Jordan Spieth was practicing a shot he hopes he won't need this week, banging a few wedges off the wall on the famous Road Hole in the fading sun at this, the birthplace of golf.
Dead tired after winning yet again in Iowa before flying all night to get here for what could be a defining moment in golf, Spieth was still intent on having a bit of fun.
"Who wants this?" he yelled out, signing a ball and then tossing it left-handed toward the 50 or so fans still around Monday night.
It caused a bit of a frenzy, but just for a moment. There weren't many fans around, and those who were seemed as if they were still trying to figure out this young Texan who has the golf world buzzing.
They're not alone. Those in a sport that has been fixated for the better part of two decades on Tiger Woods are still trying to decipher Spieth themselves.
What they do know is that he's 21, and in the midst of greatest the stretch of golf anyone has seen since Woods burst on the scene and transformed the sleepy game into must-see TV.
Forget the fact that part of the Woods mystique was that he was a rare player of color in a mostly lily-white game. Woods caused more of a stir by doing other things no one had ever seen before, thrilling fans with his booming drives and winning with clutch putts punctuated by his signature fist pump.
Spieth is no Tiger Woods. Doesn't try to be, though they do share the same habit of talking angrily to themselves during a round.
He doesn't overwhelm a crowd with his presence, doesn't intimidate other players while wearing a red shirt on Sunday. In a game dominated by Woods and the power hitters who followed, he's not even in the same neighborhood as the big boys with a driver in his hand.
What Spieth does do is win. This year he's done it on the biggest stages in golf, grabbing a green jacket at the Masters and following it with a win a few weeks back at the U.S. Open. Add in a British Open and PGA Championship title, and he would be the first player to win the Grand Slam in a calendar year.
He largely does it on his own terms, taking the title at the John Deere Classic on Sunday when others suggested he might be better served by leaving early for Scotland to discover the many vagaries of the oldest course in golf.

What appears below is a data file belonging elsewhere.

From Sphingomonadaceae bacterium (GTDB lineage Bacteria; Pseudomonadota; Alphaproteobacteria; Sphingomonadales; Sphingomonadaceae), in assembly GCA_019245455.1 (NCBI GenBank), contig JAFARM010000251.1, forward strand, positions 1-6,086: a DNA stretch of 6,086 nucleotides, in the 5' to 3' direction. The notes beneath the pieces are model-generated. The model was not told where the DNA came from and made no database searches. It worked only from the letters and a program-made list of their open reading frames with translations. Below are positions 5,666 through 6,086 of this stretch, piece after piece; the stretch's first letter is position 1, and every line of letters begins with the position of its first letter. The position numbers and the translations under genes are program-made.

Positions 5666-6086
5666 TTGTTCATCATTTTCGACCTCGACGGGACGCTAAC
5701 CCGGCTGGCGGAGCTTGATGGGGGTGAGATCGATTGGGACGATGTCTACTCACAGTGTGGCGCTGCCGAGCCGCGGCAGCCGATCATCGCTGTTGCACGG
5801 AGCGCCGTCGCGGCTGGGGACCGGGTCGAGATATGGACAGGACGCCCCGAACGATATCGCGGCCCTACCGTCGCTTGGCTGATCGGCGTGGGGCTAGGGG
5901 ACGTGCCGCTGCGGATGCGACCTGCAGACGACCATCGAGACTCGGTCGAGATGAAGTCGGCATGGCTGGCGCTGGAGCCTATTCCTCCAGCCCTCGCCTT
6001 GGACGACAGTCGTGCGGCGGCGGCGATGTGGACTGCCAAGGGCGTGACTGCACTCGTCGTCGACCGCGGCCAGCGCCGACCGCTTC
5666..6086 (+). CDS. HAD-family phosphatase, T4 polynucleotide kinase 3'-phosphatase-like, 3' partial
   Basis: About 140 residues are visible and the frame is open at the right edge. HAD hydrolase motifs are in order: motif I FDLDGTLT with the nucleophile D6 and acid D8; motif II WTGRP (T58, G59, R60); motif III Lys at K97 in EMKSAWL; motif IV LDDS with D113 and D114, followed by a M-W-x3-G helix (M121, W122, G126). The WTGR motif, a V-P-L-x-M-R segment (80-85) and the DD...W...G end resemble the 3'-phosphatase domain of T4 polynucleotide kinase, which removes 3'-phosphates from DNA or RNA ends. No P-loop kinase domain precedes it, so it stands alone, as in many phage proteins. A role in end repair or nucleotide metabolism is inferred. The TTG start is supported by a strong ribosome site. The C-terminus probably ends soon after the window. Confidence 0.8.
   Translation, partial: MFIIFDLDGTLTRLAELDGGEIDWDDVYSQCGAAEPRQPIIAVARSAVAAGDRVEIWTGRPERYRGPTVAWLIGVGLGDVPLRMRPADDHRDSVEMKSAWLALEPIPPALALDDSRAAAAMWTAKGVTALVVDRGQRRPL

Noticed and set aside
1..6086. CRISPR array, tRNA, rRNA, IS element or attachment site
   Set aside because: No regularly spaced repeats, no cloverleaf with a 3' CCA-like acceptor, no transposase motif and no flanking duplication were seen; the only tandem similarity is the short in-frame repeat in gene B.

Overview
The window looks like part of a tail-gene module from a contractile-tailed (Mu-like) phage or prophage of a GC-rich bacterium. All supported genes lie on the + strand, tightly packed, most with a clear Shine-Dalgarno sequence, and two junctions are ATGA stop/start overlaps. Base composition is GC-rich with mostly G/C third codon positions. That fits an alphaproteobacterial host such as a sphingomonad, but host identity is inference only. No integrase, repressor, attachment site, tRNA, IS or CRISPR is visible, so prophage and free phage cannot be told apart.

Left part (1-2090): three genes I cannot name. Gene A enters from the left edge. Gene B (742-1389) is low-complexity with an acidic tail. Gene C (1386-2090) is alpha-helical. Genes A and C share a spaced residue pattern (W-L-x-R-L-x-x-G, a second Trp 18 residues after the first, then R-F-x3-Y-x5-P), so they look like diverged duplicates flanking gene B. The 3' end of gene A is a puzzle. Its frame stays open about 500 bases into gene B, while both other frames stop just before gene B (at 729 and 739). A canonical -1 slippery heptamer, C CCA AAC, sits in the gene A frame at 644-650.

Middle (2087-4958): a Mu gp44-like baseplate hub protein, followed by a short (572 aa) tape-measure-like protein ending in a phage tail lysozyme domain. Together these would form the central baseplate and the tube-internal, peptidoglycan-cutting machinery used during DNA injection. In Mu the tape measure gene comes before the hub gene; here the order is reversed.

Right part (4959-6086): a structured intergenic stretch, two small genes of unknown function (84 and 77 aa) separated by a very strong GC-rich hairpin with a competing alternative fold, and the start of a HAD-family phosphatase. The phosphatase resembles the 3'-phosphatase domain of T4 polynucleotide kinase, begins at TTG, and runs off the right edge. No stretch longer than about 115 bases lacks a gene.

But Spieth has a confidence that borders on swagger and, much like Woods in his prime, a belief that his best is better than yours no matter where you tee it up.
"He beats you properly," former U.S. Open champion Geoff Ogilvy said. "He beats you with better golf. He doesn't beat you because he hits it further. Tiger's intimidation was that he always did something amazing. Jordan — don't get me wrong, his body of work is amazing — but he doesn't beat you with a crazy par, or a crazy chip-in from the back of the 14th at Muirfield (Village). He just beats you because he's better."
Just how much better Spieth really is, only time will tell. His career is in its infancy still, and it's way too early to crown him as the next great player, way too soon to begin talking about whether he — and not Woods — will be the one who finally takes down the record of 18 major titles held by Jack Nicklaus.
Besides, despite the struggles of Woods in recent times, there's a reasonable chance he's still got enough golf in him at age 39 to finally get past the 14th major he won at the U.S. Open way back in 2008.
"I'm still young," Woods said Tuesday. "I know some of you guys think I'm buried and done, but I'm still right here in front of you."
The tables, though, have turned. While others over the years tried unsuccessfully to stake their claim as Woods' major rival, it is now Woods who tries to get back in the conversation with Spieth, Rory McIlroy and other young players who have now firmly established themselves as the future of golf.
Almost shockingly, Woods has been reduced to almost an afterthought in the biggest tournaments. Playing by himself Monday night behind Spieth on a nearly deserted course, he was largely ignored by the handful of fans who were still hanging around.
Up ahead, Spieth was finished and ready to find the nearest bed. He signed a few autographs and was heading for the exit when asked whether he was too tired to win his third straight major.
"No, I feel just fine," Spieth said. "It's a beautiful spot here."
It was, indeed, especially with the sun setting over the 18th green and the town of St. Andrews behind. But even more beautiful for many in golf would be the sight of Spieth holding the claret jug that goes to the winner on Sunday.
Tim Dahlberg is a national sports columnist for The Associated Press. Write to him at firstname.lastname@example.org or http://twitter.com/timdahlberg